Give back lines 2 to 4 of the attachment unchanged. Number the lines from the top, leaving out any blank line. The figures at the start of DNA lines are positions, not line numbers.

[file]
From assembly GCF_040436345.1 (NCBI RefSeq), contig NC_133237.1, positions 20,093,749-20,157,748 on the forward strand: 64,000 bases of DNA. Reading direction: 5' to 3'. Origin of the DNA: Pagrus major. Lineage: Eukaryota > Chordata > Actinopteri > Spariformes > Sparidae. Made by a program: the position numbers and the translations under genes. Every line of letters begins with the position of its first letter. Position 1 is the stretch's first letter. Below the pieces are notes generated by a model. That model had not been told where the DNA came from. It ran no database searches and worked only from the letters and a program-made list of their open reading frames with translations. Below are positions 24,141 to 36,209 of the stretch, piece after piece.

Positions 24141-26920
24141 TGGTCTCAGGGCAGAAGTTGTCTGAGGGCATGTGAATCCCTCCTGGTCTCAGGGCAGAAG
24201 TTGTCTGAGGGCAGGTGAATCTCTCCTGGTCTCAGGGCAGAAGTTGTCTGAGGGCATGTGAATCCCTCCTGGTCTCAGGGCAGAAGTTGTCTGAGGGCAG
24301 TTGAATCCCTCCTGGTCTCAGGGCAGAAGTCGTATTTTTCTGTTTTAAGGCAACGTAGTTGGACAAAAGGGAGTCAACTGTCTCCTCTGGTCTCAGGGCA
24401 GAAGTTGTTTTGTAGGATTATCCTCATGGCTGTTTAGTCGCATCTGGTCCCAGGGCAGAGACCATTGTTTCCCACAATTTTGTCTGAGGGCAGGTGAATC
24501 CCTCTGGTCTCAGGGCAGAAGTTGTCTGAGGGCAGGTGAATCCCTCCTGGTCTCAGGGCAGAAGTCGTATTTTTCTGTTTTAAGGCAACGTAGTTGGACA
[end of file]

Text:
Positions 24141-26920
24141 TGGTCTCAGGGCAGAAGTTGTCTGAGGGCATGTGAATCCCTCCTGGTCTCAGGGCAGAAG
24201 TTGTCTGAGGGCAGGTGAATCTCTCCTGGTCTCAGGGCAGAAGTTGTCTGAGGGCATGTGAATCCCTCCTGGTCTCAGGGCAGAAGTTGTCTGAGGGCAG